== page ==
UTech celebrates Jamaica's cultural icons
Mel Cooke, Gleaner Writer
Speaking at the beginning of Friday evening's programme in the University of Technology's (UTech) Sculpture Park, celebrating some of Jamaica's cultural icons, Cultural Director Pat Ramsay remarked, "So many of them have left us over the past six months. It is unreal. We just felt that we had to pay tribute to all those wonderful folks on whose shoulders we are still standing."
Four of the six icons, Professor Rex Nettleford, Trevor Rhone, Sonny Bradshaw and Wycliffe Bennett, were honoured in the fusion of speech, film, music and drama on the big stage. Albert Huie and Wayne Brown had been celebrated earlier in the day.
Hosted by Fae Ellington, the event's format for each of the quartet was standard - a spoken tribute (Ellington delivered two), a film clip of the person speaking about his life and/or work, (Nettleford's dancing was especially remarkable), and a tribute by the university's performing ensembles.
There were two guest performances, the Stella Maris dance ensemble and the E-Park band of Peter Ashbourne, Desi Jones, Dean Fraser, Glen Browne and Michael Harris, with the choir ensemble coming close to the end with what was unfortunately a weak point in a strong evening of performance, doing a Jon Williams arrangement of Simply The Best.
In the beginning, Sonny Bradshaw had presence long before his tribute, the last of the four of the night, as an arrangement of the National Anthem had the near-capacity audience rocking at attention to the reggae beat. Ellington's irrepressible humour and sparkling irreverence held true throughout the evening, which a couple microphone glitches and a spot of blue screen during one video clip interrupted, but were not so extensive as to spoil.
Hearing and seeing the icons speak was disconcerting, yet heartening - disconcerting at the collective impact of their passing, yet heartening that there is a record in their own words of their lives. So after Ellington read the 'Legacy of Bennett', written by Paula Ann Porter-Jones ("symphony of sound and reasoning, man of many words indeed"), Bennett said, among other things, that he owed a lot to two women in his life - his adopted mother, and his wife, Dr Hazel Bennett.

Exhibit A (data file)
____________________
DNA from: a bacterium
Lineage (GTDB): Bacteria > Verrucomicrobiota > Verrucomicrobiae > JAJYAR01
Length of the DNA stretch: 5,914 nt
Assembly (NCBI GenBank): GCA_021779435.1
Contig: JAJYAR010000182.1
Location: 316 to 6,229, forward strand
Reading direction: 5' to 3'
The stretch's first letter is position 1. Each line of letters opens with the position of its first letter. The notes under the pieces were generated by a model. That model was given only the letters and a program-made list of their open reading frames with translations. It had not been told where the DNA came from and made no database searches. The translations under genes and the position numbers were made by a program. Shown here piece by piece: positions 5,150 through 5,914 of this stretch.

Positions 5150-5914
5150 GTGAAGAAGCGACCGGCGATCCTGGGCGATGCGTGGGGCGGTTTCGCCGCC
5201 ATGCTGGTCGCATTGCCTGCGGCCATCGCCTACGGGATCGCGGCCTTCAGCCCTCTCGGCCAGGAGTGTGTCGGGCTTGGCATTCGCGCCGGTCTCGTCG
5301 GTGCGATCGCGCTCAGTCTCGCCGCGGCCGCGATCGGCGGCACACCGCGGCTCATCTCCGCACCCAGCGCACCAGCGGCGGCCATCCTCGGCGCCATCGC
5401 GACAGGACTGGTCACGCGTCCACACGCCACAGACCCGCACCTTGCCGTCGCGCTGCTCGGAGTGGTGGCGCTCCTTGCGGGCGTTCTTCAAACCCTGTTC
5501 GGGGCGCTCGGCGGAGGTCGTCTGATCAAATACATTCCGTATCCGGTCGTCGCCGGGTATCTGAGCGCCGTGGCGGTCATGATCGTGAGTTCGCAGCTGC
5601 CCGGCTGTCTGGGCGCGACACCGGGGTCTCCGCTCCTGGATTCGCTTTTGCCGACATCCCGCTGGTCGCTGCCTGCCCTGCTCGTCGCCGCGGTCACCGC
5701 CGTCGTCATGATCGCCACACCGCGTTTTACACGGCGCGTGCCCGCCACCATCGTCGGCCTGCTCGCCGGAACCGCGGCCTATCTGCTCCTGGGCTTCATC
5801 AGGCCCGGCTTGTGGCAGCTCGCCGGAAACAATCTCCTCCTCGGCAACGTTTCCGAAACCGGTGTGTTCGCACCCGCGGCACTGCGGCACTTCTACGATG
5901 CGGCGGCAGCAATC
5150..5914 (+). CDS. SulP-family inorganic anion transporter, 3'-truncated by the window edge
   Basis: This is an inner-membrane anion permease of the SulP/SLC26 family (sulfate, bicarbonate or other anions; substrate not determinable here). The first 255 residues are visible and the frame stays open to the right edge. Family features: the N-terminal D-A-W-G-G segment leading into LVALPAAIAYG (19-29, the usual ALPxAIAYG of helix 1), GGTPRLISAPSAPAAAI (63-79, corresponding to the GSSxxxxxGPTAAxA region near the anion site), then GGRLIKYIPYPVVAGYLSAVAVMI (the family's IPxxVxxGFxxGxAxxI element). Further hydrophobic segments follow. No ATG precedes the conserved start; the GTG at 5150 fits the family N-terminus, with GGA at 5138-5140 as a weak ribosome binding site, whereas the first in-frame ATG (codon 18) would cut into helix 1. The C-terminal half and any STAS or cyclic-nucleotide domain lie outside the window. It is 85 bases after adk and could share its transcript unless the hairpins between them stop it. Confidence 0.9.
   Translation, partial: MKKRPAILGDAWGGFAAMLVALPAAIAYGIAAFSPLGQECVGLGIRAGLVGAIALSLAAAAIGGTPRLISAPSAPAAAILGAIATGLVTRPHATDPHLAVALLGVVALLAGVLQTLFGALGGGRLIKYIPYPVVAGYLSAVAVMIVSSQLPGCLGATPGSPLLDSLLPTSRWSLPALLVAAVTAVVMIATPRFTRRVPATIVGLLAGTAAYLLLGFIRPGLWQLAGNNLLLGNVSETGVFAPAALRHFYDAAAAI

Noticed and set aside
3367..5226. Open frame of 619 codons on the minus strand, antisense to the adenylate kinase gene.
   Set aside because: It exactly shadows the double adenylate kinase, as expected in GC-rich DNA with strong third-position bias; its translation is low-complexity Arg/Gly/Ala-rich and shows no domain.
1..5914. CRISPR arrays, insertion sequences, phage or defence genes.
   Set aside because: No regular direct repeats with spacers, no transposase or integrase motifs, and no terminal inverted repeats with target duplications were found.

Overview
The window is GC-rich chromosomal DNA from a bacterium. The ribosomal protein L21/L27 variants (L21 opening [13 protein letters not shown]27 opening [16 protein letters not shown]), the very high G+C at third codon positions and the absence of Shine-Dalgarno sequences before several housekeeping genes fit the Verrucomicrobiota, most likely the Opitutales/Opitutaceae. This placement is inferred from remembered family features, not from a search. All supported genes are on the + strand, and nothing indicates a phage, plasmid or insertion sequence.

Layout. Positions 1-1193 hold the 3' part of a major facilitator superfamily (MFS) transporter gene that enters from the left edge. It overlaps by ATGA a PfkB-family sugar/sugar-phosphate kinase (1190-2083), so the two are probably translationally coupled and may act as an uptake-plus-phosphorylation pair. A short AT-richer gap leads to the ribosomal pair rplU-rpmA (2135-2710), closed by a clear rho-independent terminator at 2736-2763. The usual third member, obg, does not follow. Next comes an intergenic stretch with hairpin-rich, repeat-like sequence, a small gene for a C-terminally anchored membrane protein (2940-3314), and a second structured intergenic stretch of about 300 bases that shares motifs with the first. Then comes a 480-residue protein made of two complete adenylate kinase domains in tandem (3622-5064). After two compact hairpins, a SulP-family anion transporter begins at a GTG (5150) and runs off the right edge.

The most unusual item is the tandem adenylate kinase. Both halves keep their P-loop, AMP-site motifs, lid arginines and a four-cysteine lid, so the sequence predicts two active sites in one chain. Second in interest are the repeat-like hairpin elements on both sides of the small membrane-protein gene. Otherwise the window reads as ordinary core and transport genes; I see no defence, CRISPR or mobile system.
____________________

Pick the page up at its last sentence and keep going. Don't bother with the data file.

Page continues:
Rhone's tribute, done by members of the drama ensemble, described him as "an iconic Jamaican playwright, many say our first", and with a clip from Smile Orange on the big screen, Rhone himself speculated about writing a script for London or Jamaica, concluding "yes, Jamaica!". Then, for subject matter, came a "voice in my head. Bellas Gate, the place I escaped from."
Nettleford's tribute termed him "child of the village, child of the yard, was man of the gown then came to us and challenged our senses and sensibility." The footage of Nettleford was by far the most extensive, showing him dancing in earlier as well as later years and explaining the concept of pieces such as Plantation Revelry and Bujurama.
And Bradshaw was described as a "pioneer whose work could not be quantified."
The generally high standard of the students' performances testified to the university's investment in the arts. The choir's medley of Jamaican folk songs, arranged by Paulette Bellamy, included Emmanuel Road. There was laughter at the excerpts from Bellas Gate Boy and Old Story Time, which spoke to the racial connotations behind youngsters' early romantic relationships. The drumming ensemble delivered infectious rhythm in the Nettleford section, and the instrumental band rode the A Train for Bradshaw.
Stella Maris' extended, high-energy dance and the E-Park band's music, first with saxophonist Dean Fraser and then vocalist Michael Harris out front, were excellent additions to an evening which started late due to a power cut, but did not drag once it got going.